For example, in Hyderabad, India, 76 percent of all school children attend private schools. Despite the fact that government schools are available, most of the city’s poorest parents choose to send their children to private schools, even when they have to pay tuition. Even by Indian standards, the students come from poor households: The students in private schools in Hyderabad had a monthly income of less than $30 per working household member; this is two-thirds the average income of $46 per month in Hyderabad at the time. Tooley reported similar findings in the other cities and concluded: “[T]he poor have found remarkably innovative ways of helping themselves, educationally, and in some of the most destitute places on Earth have managed to nurture a large and growing industry of private schools for themselves.” Tooley’s findings dispel the myth that the poor require paternalistic government assistance in order to educate their children.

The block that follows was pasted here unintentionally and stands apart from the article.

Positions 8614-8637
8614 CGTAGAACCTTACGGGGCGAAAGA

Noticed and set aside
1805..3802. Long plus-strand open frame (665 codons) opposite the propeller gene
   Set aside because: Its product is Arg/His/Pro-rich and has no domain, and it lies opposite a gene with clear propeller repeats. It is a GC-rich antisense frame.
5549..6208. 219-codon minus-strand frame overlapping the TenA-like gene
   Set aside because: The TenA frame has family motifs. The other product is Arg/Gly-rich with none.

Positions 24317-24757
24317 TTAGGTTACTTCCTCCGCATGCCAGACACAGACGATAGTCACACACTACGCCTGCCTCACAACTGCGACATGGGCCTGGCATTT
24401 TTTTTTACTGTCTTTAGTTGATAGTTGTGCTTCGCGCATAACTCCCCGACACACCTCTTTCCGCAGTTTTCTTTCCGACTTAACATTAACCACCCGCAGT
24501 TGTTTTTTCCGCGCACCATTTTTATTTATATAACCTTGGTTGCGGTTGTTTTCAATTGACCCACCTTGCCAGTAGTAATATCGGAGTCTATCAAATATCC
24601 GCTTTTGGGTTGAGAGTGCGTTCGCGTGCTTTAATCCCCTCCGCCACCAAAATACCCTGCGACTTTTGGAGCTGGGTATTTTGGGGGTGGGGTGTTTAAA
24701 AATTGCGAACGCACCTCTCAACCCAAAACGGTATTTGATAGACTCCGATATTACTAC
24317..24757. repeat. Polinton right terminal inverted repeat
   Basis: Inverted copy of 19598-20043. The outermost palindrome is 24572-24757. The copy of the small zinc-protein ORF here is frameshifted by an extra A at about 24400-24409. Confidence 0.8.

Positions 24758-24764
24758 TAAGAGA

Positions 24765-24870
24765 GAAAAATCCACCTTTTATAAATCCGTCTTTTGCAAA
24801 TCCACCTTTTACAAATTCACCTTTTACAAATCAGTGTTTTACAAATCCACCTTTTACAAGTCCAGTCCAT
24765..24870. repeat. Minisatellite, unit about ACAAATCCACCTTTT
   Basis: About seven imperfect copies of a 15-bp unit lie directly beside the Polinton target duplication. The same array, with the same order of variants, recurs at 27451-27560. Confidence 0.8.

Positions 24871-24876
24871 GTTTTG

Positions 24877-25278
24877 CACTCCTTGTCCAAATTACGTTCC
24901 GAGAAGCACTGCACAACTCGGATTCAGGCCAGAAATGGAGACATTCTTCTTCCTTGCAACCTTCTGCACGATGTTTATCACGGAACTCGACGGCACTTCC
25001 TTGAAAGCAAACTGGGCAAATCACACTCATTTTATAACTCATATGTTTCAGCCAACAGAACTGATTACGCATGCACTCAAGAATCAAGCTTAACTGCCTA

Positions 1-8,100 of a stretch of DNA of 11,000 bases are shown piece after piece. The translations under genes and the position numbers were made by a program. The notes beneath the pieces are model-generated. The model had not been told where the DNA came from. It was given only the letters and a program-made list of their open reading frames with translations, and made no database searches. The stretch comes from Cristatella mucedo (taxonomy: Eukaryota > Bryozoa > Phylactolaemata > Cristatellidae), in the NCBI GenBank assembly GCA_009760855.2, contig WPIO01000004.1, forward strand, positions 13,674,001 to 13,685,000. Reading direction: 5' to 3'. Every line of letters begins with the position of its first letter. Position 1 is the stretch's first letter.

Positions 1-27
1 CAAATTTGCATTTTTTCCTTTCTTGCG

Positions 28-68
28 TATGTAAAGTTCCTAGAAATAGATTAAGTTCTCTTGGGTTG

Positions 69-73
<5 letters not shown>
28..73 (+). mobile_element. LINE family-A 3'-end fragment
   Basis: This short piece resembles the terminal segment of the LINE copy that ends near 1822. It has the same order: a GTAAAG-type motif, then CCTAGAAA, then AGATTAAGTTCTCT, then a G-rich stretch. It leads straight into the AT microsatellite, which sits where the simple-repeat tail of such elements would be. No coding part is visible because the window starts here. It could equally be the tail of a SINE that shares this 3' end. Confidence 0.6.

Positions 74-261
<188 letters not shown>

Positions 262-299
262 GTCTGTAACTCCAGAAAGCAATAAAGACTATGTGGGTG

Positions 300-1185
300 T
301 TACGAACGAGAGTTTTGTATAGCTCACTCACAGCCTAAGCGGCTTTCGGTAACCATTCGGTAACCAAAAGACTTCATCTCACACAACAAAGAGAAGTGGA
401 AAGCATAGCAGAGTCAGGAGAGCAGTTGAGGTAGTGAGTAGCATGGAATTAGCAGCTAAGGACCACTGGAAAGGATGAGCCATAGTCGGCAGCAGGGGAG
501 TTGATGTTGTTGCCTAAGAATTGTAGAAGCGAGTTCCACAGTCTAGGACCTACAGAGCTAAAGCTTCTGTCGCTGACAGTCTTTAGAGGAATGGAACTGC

These examples show what is possible with a little ingenuity and freedom. Freedom enables opportunities. School choice creates more freedom for parents and students.

Students are not monolithic. They have a wide range of needs, desires, and interests. Nobody knows an individual child better than her parents. Her parents, not politicians and bureaucrats in Austin, should be making the decisions regarding her education. Her parents should be free to choose the school they deem best for their child. School choice enables parents to do so by providing alternatives to government schools; by restricting freedom of choice, the current system greatly reduces the number of viable opportunities for all Texas students.

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Update: True Freedom of Choice (2023.02.19)

When Gov. Greg Abbott recently iterated his support for school choice, the state’s teacher’s union argued that school choice already exists in Texas. However, there is a vast difference between the “choices” the union points to and true freedom of choice.

For example, one former teacher said,